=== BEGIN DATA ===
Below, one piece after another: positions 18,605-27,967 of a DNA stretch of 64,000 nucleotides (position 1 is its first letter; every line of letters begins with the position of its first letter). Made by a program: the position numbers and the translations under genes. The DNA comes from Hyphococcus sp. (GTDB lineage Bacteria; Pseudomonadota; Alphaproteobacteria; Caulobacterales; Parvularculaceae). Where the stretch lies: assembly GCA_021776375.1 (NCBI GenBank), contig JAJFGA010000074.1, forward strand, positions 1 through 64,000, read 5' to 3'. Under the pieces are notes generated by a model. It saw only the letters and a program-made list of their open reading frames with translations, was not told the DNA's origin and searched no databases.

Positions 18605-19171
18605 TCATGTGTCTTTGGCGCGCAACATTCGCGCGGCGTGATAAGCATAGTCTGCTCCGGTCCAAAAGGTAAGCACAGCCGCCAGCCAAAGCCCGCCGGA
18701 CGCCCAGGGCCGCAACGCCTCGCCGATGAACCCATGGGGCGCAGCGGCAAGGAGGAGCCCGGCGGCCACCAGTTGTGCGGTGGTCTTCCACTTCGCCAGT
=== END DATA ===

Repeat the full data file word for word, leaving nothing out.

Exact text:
Below, one piece after another: positions 18,605-27,967 of a DNA stretch of 64,000 nucleotides (position 1 is its first letter; every line of letters begins with the position of its first letter). Made by a program: the position numbers and the translations under genes. The DNA comes from Hyphococcus sp. (GTDB lineage Bacteria; Pseudomonadota; Alphaproteobacteria; Caulobacterales; Parvularculaceae). Where the stretch lies: assembly GCA_021776375.1 (NCBI GenBank), contig JAJFGA010000074.1, forward strand, positions 1 through 64,000, read 5' to 3'. Under the pieces are notes generated by a model. It saw only the letters and a program-made list of their open reading frames with translations, was not told the DNA's origin and searched no databases.

Positions 18605-19171
18605 TCATGTGTCTTTGGCGCGCAACATTCGCGCGGCGTGATAAGCATAGTCTGCTCCGGTCCAAAAGGTAAGCACAGCCGCCAGCCAAAGCCCGCCGGA
18701 CGCCCAGGGCCGCAACGCCTCGCCGATGAACCCATGGGGCGCAGCGGCAAGGAGGAGCCCGGCGGCCACCAGTTGTGCGGTGGTCTTCCACTTCGCCAGT